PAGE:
|By Tabreaux on Friday, October 27, 2000 - 07:46 am: Edit|
Here in New Orleans, we have a few nice restaurants/cafes which allow you to bring your own wine. Occasionally, I'll bring a box containing an antique absinthe service, which always causes a stir in the place. Amidst the usual background chatter, you hear the word "absinthe" frequently popping through. The problem is that you can't do this without bringing enough for an impromptu tasting for the ENTIRE restaurant.
|By Marc on Thursday, October 26, 2000 - 11:45 pm: Edit|
I know of a few restaurants in NYC that serve real absinthe to their "special" customers. They don't sell it. It's given as a gift.
I have conducted absinthe tastings in NYC. I am planning another one for after the new year.
Again, nothing is sold. But, there is an admittance fee charged by the owners of the location where the tasting occurs. The fee covers expenses such as servers, rent and deejay.
|By Morriganlefey on Thursday, October 26, 2000 - 08:44 pm: Edit|
I live in San Francisco. The restaurant Absinthe is a wonderful belle epoch french / california-ized restaurant, but they don't serve real absinthe...they're serving the dreaded Absenta (thankfully, they are honest and don't try to pass it off as absinthe). They do have a nice selection of pastis (including Herbsaint), as well as a vintage bottle of E. Pernod behind the bar under lock & key.
I've considered "BYOA" when I eat there, but don't think that would fly...)
|By Lordhobgoblin on Thursday, October 26, 2000 - 10:59 am: Edit|
Serpis is well worth a try, although be prepared for a shock when you see the colour. It's bright red.
|By Black_rabbit on Thursday, October 26, 2000 - 06:06 am: Edit|
Relrella, if you find the spanish brands too heavy on the anise, try Sebor (you can find it in the buyers guide on this site.) It is Czech, but unlike every other Czech brand known it is good stuff, and markedly different than the spanish. It won't louche (change color with water) but it is a very pleasant drink and does the trick :-)
Also, give the spanish another try if you don't like it at first- it grows on people (everyone I've given it to, at any rate.)
|By Perruche_verte on Wednesday, October 25, 2000 - 10:45 pm: Edit|
Deva should give you at least as much of a wonderful feeling, if not more so, and it tastes very good -- very strong anise flavor with hints of other things (exactly what those "other things" are is the subject of some debate here). Many people seem to like it unsweetened. I like it with a sugar cube and about the same amount of water Marc suggests.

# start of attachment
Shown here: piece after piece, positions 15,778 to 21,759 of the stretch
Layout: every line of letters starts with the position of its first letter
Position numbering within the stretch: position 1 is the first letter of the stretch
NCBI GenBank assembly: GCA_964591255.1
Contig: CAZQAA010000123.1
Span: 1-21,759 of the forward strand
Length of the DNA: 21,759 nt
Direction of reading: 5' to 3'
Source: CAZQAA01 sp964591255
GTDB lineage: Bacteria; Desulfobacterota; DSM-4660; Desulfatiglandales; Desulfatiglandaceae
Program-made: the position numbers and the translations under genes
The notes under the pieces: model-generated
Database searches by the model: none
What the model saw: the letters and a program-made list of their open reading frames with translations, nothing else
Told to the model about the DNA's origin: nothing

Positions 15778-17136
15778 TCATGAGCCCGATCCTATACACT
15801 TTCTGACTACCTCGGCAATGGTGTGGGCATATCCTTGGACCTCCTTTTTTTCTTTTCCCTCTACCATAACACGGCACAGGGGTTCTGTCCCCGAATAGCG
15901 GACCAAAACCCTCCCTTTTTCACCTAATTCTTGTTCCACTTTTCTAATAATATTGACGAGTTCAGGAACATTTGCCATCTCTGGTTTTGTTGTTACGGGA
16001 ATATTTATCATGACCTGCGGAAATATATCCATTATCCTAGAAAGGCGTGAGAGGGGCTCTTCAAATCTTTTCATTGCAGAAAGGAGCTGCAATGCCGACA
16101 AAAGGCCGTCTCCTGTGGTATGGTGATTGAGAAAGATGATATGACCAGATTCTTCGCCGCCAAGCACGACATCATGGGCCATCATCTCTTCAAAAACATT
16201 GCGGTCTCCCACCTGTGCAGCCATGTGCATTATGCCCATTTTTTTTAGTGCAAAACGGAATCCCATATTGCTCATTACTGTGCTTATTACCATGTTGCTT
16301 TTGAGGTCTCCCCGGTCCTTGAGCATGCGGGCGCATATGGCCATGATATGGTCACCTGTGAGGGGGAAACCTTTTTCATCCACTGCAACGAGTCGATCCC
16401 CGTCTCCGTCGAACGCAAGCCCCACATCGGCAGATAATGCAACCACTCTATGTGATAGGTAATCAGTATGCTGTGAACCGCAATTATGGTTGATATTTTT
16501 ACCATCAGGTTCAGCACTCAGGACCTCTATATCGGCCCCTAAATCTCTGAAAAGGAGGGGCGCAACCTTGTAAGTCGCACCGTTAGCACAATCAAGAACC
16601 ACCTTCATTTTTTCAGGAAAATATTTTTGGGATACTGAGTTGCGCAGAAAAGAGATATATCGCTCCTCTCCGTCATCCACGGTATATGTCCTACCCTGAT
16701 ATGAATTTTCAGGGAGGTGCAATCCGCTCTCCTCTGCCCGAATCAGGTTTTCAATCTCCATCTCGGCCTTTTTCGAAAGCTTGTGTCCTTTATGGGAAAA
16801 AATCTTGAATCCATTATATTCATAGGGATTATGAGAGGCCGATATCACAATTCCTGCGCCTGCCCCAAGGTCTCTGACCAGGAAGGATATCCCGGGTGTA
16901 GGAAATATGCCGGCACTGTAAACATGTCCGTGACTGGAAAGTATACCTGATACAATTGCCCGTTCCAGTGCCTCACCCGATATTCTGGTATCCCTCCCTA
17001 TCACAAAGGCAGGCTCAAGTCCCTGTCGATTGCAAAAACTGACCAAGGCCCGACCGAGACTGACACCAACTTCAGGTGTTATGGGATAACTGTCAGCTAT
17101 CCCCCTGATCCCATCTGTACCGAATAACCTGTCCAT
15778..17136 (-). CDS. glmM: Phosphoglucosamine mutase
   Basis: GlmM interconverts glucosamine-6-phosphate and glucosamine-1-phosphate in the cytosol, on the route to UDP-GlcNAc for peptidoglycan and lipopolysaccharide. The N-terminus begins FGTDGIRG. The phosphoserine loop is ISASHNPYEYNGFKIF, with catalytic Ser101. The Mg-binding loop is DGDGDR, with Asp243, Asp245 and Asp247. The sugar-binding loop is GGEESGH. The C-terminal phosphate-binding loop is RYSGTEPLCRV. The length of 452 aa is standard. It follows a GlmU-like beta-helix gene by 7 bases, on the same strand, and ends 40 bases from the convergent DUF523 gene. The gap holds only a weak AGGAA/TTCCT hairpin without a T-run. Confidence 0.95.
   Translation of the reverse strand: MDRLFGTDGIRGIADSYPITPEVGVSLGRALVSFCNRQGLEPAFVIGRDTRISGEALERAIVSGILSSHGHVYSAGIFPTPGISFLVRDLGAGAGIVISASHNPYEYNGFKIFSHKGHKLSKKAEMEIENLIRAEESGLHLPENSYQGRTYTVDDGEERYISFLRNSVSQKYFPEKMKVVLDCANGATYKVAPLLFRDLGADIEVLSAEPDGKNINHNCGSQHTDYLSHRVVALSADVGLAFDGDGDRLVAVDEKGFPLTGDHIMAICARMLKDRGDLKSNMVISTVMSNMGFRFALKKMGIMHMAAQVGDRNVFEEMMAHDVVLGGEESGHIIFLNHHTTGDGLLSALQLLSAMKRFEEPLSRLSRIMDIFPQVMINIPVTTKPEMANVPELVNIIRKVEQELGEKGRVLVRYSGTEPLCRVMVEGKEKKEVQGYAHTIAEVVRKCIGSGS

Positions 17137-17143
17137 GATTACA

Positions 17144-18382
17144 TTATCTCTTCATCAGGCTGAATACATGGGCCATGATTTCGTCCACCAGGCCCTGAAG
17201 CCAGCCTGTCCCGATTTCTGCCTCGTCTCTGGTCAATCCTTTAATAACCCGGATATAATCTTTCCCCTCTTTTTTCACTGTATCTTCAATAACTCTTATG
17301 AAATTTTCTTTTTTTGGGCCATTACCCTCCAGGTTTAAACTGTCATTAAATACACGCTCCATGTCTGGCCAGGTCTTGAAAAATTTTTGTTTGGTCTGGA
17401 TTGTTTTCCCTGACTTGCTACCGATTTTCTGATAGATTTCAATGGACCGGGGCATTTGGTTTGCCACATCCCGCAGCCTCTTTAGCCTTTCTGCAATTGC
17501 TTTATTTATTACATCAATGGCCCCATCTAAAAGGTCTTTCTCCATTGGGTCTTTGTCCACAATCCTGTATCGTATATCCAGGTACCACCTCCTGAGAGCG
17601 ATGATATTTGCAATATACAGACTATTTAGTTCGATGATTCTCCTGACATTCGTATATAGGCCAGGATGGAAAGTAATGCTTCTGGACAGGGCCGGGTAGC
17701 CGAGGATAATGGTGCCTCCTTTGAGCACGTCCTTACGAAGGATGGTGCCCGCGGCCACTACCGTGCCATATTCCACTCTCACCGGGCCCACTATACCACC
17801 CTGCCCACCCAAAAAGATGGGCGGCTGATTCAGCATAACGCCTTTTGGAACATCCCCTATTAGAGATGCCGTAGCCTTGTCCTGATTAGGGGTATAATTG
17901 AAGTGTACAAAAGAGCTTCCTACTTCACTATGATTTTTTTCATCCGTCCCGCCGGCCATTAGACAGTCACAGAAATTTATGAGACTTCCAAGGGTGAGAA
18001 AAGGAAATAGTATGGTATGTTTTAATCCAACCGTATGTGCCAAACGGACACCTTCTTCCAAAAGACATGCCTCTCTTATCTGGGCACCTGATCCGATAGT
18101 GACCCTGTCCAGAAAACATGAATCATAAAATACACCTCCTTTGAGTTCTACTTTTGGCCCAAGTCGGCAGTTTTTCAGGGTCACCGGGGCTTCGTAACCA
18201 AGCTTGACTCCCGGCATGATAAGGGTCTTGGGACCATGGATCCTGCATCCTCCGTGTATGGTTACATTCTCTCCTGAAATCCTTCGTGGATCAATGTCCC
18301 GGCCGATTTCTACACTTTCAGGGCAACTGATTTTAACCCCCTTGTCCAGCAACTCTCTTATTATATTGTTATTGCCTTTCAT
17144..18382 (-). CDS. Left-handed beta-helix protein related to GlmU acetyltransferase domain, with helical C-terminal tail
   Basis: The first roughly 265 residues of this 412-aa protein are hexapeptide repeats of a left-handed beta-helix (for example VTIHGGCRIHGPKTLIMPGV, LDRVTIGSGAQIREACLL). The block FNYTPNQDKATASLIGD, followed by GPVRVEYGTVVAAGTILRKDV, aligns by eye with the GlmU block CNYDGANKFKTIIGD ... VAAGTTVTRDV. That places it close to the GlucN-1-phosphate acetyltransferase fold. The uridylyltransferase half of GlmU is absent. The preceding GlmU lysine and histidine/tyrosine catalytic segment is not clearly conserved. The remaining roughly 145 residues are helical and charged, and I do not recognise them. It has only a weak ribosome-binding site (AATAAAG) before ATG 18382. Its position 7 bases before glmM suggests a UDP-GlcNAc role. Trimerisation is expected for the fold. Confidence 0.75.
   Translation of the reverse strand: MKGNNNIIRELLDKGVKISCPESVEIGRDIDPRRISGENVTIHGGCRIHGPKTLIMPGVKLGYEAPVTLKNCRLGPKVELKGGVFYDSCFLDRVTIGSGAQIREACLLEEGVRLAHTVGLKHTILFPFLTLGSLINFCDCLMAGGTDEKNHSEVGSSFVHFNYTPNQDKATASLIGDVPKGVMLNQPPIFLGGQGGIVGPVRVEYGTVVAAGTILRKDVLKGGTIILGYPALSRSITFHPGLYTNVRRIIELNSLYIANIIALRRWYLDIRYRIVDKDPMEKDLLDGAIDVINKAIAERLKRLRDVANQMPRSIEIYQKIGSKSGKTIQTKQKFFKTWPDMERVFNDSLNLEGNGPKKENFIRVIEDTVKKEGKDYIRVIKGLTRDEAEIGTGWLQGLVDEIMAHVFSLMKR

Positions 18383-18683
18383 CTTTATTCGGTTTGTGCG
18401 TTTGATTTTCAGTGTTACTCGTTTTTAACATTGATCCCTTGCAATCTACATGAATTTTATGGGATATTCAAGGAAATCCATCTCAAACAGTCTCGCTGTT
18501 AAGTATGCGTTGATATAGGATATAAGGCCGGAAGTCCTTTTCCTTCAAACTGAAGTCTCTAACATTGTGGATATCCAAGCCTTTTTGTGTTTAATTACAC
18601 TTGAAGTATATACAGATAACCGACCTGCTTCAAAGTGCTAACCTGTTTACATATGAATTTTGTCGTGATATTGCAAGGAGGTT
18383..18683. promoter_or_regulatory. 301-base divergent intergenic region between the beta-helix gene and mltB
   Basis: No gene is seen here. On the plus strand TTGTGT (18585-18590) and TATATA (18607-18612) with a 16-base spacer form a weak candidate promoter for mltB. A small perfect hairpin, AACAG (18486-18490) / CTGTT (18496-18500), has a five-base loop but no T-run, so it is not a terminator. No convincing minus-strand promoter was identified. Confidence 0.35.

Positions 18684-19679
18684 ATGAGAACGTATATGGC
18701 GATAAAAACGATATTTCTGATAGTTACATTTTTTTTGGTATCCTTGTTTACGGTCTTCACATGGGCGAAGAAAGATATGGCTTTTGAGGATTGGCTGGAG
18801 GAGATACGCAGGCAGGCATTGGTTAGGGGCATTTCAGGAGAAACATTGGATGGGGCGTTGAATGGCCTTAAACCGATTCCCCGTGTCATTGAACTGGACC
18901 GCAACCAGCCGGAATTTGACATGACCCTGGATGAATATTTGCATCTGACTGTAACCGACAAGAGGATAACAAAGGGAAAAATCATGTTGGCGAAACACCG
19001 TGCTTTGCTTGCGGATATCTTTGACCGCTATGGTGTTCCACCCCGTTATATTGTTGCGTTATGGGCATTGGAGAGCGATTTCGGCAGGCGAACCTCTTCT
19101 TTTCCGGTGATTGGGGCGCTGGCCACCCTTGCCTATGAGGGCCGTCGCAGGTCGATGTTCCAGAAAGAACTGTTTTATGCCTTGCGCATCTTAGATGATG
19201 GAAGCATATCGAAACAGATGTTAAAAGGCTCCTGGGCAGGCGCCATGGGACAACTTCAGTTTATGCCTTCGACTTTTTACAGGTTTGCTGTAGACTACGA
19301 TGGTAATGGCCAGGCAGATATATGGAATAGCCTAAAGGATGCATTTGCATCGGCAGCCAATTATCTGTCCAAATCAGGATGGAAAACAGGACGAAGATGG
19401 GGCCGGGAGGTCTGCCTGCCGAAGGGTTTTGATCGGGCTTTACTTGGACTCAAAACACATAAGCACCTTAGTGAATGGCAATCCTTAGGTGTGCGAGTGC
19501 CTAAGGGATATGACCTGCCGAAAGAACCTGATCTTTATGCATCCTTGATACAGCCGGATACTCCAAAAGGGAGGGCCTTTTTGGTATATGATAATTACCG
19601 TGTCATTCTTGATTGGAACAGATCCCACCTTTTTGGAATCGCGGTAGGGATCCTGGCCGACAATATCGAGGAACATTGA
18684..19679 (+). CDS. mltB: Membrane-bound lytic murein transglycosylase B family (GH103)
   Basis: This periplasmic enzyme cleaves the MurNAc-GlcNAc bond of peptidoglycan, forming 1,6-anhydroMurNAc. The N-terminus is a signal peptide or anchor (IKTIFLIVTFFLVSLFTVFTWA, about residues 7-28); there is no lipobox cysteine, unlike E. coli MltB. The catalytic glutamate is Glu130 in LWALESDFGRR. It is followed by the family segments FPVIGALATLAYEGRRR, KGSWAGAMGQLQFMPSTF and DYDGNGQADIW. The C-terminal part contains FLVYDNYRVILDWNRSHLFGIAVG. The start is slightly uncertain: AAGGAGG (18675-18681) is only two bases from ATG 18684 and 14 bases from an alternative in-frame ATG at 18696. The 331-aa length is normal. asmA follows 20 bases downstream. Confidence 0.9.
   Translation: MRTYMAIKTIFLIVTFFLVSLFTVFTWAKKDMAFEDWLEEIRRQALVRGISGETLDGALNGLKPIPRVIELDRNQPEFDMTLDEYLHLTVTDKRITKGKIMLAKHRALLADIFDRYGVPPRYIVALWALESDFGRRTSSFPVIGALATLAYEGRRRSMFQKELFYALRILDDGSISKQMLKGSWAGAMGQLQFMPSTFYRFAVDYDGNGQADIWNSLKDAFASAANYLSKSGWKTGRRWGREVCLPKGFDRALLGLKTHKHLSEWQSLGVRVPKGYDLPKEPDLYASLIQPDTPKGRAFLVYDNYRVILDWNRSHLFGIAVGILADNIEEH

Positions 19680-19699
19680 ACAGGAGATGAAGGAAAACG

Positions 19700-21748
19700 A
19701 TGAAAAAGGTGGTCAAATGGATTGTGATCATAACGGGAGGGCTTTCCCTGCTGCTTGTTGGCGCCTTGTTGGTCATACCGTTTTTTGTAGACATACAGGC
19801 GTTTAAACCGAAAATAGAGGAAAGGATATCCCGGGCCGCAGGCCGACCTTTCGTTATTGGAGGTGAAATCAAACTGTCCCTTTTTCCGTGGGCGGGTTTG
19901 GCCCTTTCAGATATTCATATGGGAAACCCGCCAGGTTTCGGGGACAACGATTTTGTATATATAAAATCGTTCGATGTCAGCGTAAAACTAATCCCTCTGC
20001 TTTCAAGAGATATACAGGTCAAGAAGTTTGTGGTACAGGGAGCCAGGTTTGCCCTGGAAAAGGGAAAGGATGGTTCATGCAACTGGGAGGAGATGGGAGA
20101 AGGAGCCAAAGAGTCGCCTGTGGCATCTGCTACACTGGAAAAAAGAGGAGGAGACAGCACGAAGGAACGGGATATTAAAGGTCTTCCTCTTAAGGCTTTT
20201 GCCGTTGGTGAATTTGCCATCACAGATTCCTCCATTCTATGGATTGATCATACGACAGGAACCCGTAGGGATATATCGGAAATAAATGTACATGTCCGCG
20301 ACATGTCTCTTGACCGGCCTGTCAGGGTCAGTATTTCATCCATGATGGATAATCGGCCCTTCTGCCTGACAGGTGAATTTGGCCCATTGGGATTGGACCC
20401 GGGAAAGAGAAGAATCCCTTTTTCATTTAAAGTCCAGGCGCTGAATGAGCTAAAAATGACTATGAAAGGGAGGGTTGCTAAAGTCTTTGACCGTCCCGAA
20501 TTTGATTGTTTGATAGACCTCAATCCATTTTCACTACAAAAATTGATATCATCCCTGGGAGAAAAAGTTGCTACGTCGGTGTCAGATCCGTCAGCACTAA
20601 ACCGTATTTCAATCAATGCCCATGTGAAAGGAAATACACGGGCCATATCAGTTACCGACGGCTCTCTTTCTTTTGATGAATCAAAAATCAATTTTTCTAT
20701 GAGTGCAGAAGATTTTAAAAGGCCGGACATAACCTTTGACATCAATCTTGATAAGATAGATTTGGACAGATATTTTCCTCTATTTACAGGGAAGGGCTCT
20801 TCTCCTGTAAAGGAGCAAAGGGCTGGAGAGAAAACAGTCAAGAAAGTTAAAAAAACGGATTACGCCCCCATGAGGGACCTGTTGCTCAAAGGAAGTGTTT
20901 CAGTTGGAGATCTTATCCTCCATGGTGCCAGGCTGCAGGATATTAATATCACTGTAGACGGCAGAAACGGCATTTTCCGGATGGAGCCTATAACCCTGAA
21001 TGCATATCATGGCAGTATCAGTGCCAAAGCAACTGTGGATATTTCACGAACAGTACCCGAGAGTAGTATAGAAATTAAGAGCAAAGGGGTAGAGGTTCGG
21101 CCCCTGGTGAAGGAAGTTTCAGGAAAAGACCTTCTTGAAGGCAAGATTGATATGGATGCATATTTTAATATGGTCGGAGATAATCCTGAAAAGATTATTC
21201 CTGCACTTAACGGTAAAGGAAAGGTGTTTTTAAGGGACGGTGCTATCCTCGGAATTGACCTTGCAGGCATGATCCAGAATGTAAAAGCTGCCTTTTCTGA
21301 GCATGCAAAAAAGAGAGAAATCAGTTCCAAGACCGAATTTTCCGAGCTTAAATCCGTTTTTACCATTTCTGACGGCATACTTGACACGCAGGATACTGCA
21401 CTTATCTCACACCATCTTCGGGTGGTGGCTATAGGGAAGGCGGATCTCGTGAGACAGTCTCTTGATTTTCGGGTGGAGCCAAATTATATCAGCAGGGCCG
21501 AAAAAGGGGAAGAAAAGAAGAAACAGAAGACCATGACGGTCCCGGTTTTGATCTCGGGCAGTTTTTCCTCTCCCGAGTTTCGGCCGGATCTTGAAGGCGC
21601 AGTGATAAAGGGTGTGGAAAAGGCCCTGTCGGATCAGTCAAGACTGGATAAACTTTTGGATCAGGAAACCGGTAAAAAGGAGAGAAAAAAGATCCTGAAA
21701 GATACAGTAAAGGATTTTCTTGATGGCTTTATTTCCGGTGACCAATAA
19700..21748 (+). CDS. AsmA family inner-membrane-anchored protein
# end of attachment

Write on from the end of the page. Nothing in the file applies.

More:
|By Bob_chong on Wednesday, October 25, 2000 - 09:02 pm: Edit|
Isn't San Fran a city?
|By Marc on Wednesday, October 25, 2000 - 08:16 pm: Edit|
This is an absinthe forum so one would expect that people who spend time here are passionate about absinthe.
I like 4 parts water to 1 part Deva.
|By Relrella on Wednesday, October 25, 2000 - 07:25 pm: Edit|
My, my, we are passionate about absinthe eh?
I only asked about Shulz because that is the only type I tried. I only heard stories about absinthe before, and thought it was impossible to get until Praha. When I tried the Czech absinthe, I wanted it for the effect, the taste was awful I admit, I shivered every time I drank it down with sugar. But to walk in the streets of Praha, with absinthe in you, its a wonderful feeling, like being in your own bubble, among the medieval churches, and friendly Czechs. I think that if one is in a wonderful place like Praha or Paris, the quality is unimportant, the atmosphere is everything. Ok, so I ordered the Deva online, does this stuff actually taste good? I did not know that one should dilute it, with how much water? I plan to walk the streets of downtown Vancouver when I try it again, for being in a city area is the best I think...